Braun, for as good of a shooter as he looked, does have concerns in that department. His free throw shooting percentage is solid but not spectacular by any means. That is a better predictor of NBA 3-point shooting and it should raise some concerns that he had some inconsistent games from the line.
Further, his shot motion is a bit slow. He appears to release his shot near his chest. And while that was enough for him to get his shot off in college on a very talented Kansas team, the question will remain whether he can get that off at the pro level.
The nail in his coffin as far as the Orlando Magic are concerned might well be his size. He measured at 6-foot-7 with shoes at the NBA Draft Combine. But he only measured with a 6-foot-6.5 wing span. It is very rare for the Magic to target a player without a positive wingspan (insert your Tyler Herro concerns here).
On that note, Braun was not nearly the shooter off movement that Herro was at Kentucky. It does not feel like the Magic are missing the next ace scorer.
Despite this concern about his size, Braun played four positions and was one of Kansas’ best defenders, rebounders and even shot blockers. That is a good thing. He makes up for his lack of size with plenty of hustle (I am trying to avoid coded language, but that is the only word I can think of).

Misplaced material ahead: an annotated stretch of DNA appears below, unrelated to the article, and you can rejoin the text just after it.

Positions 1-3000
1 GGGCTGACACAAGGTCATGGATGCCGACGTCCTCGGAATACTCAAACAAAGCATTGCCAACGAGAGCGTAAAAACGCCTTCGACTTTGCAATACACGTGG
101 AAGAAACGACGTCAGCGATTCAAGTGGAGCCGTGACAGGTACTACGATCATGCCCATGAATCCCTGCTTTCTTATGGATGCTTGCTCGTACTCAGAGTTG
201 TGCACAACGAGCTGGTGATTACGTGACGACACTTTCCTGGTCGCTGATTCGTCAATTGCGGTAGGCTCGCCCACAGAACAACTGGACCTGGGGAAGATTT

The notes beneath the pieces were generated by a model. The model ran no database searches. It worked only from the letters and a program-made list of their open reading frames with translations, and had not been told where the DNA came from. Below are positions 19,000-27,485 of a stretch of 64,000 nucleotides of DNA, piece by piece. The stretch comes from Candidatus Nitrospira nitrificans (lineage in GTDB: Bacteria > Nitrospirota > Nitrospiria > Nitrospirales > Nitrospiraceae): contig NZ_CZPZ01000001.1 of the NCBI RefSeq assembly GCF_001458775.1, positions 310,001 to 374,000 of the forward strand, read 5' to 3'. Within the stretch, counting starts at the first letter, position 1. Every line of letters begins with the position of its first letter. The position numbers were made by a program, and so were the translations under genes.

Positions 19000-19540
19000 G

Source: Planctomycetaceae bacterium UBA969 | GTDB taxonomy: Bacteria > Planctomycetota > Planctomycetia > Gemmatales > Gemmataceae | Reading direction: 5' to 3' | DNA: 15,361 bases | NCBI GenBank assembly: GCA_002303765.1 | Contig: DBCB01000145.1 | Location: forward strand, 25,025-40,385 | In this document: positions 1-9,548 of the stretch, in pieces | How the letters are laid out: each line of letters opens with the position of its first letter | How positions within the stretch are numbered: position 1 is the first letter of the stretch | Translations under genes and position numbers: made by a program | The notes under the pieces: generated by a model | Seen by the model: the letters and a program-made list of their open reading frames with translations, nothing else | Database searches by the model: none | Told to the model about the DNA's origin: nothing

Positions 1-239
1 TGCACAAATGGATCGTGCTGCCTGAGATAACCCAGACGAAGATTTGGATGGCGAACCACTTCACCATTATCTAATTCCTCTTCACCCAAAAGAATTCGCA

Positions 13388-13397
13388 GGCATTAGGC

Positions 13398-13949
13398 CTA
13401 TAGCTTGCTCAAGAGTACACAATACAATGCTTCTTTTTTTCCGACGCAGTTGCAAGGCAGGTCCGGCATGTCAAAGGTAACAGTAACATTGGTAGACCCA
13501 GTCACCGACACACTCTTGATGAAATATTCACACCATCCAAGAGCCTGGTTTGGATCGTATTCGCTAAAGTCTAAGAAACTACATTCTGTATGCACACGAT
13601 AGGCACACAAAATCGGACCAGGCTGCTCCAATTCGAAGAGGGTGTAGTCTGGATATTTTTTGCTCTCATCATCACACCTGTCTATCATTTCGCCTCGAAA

What Braun feels like at the NBA level is a good spot-up shooter with defensive ability. How much of either is a question more about a team’s building philosophy than anything else.
And that gets back to the main question at bar: How much stock does someone put into someone who was so important to winning a championship? How important is winning and knowing how to win to a prospect’s evaluation?
At the end of the day, what matters most is how a player plays n the court.
Braun was a good supporting player on a pretty loaded roster. He found his spots and proved to be a good outlet for Kansas’ drivers. That is likely how Braun will be used early. He will need others to set him up and he will have to be a knock-down shooter to find success.
He will have to work even harder to be the same defensive presence that made him so successful and Kansas and such a key cog to a national championship team.
In that sense, Braun does get the benefit of winning a title. Because of that title, Braun’s best attributes came to the forefront and he showed he is willing to do what his team needs him to do to win. That is ultimately all anyone wants to know.